MANILA - Senator-elect Imee Marcos on Wednesday said her family was not seeking vindication when she was fielded to run for senator in the midterm polls.
Marcos, who placed 8th in Senate elections with 15,882,628 votes, said she will just focus on her work in the upper chamber of Congress and asked her family’s critics to not worry about her intentions.
“Alam niyo napakarami na naming pinagdaanan. Hindi na namin inaalala ang vindication,” Marcos told reporters on the sidelines of the proclamation of the winning senators at the Philippine International Convention Center in Pasay City.
“Sa lahat ng mga bashers, mga haters, mga galit sa amin, huwag na kayong matakot sa akin kasi hindi naman ako mapaghiganti. Gagawa lang tayo ng trabaho.”
(Our family has been through a lot. But we are not seeking vindication. To all our bashers and haters, don’t be afraid of me because I am not a vengeful person. I will just do my job.)
Marcos’ Senate win marks another milestone in her family’s bid for a political comeback, years after the fall of its patriarch, the late dictator Ferdinand Marcos, through a popular revolt in 1986.
Marcos joined the Senate race as her brother, former Sen. Ferdinand “Bongbong” Marcos Jr., continues to pursue his electoral protest against Vice President Maria Leonor “Leni” Robredo, who he claims cheated him.
Observers had viewed Ferdinand Jr.’s vice-presidential bid as a stepping stone for an eventual presidential run in 2022.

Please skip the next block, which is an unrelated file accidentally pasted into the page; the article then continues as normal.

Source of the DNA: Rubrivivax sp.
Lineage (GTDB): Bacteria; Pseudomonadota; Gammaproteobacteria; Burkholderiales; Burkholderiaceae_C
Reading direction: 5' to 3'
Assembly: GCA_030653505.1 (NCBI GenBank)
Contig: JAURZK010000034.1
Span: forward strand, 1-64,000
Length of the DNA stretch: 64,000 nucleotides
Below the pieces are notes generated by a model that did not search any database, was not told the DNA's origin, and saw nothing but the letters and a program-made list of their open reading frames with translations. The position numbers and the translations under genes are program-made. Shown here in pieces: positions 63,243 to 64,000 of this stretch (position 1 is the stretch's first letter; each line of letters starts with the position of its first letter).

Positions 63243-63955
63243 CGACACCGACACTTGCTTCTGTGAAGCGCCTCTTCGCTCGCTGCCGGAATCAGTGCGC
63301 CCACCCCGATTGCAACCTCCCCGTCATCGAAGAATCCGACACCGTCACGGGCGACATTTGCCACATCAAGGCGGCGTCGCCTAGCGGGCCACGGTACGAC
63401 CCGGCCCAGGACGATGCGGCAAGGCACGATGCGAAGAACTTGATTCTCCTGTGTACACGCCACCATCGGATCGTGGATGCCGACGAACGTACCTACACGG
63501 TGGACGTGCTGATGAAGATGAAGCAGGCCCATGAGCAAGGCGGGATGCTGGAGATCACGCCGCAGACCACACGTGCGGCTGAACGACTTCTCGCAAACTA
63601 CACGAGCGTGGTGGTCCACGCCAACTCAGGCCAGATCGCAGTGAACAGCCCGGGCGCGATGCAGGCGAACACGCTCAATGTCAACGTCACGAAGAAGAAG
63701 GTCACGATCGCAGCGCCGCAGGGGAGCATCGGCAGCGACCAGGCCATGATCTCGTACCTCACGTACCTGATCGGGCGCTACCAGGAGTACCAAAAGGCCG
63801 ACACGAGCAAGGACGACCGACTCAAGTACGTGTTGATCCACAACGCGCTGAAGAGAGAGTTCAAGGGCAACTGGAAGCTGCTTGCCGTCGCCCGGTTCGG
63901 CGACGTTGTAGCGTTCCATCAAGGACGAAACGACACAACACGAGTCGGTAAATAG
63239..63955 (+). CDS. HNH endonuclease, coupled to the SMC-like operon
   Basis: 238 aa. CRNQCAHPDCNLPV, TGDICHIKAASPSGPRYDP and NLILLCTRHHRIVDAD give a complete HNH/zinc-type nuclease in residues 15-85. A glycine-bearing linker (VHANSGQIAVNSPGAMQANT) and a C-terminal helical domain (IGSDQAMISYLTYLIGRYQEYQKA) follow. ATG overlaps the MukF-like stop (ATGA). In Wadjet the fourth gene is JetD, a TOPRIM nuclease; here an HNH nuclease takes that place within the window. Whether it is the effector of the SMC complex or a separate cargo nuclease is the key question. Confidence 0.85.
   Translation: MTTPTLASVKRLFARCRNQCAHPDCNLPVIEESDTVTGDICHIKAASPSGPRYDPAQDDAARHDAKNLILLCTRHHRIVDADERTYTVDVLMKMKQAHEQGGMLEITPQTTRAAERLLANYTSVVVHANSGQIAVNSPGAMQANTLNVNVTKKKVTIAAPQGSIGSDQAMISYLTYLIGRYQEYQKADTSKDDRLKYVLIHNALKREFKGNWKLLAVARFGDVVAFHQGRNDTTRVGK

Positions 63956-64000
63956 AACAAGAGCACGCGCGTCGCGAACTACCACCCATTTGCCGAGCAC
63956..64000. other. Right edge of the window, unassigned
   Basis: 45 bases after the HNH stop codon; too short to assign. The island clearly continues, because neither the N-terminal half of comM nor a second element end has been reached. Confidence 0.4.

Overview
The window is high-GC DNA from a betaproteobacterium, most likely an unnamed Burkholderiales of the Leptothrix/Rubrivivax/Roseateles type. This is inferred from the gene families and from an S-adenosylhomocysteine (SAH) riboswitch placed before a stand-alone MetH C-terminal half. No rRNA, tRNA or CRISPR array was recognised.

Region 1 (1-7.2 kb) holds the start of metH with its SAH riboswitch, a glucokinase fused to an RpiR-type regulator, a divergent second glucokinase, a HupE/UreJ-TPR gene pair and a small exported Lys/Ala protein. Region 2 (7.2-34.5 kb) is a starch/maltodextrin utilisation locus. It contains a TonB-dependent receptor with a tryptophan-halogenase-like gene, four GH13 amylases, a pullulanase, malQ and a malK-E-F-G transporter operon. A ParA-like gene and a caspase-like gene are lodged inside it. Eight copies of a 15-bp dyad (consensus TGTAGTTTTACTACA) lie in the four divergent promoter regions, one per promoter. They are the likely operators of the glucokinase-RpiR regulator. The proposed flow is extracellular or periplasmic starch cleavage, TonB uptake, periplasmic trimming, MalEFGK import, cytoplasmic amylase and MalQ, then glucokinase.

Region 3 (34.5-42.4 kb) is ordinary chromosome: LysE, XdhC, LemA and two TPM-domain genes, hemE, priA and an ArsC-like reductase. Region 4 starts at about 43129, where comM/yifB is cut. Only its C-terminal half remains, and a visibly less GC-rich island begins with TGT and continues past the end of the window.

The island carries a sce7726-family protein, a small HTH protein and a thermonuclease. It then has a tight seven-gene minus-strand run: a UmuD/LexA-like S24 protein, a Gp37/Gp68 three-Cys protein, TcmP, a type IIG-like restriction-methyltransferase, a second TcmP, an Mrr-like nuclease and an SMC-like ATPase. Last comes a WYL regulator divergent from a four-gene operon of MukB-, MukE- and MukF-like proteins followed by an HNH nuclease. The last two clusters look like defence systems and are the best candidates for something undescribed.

Asked whether the Marcos family will field a presidential candidate in 2022, Marcos said: “Hindi nga makaupo si Bongbong eh, labis naman iyon. Naging senador na si Bongbong noon, this is not that big a deal.”
(Bongbong could not even sit as vice-president. Bongbong became a senator before. This is not a big deal.)
“Napakalayo pa noon. Nagre-recover pa ako sa 2019 at hilo pa kami sa 2016,” she added.
(That’s still too far. We are still recovering from 2019 and still dizzy from 2016)
Marcos said she will “hit the ground running” as senator and will prioritize legislative pieces aimed at alleviating poverty.
“Dala dala ko ang karanasan ko sa local government, ang napakaraming pagkukulang sa ating maliliit na barangay, sa mga bukid, liblib na lugar, sa agrikultura, sa ating mahihirap,” she said.
(I am bringing my experience in local government, and my knowledge of what’s lacking in our small villages, farms, far-flung areas, and the agriculture sector.)
“Everything is going to be poverty alleviation-driven as far as my programs are concerned.”
She is touting such advocacies in the backdrop of a family history which critics say is marked by plunder, repression, and foreign debt that Filipinos are still paying for until this day.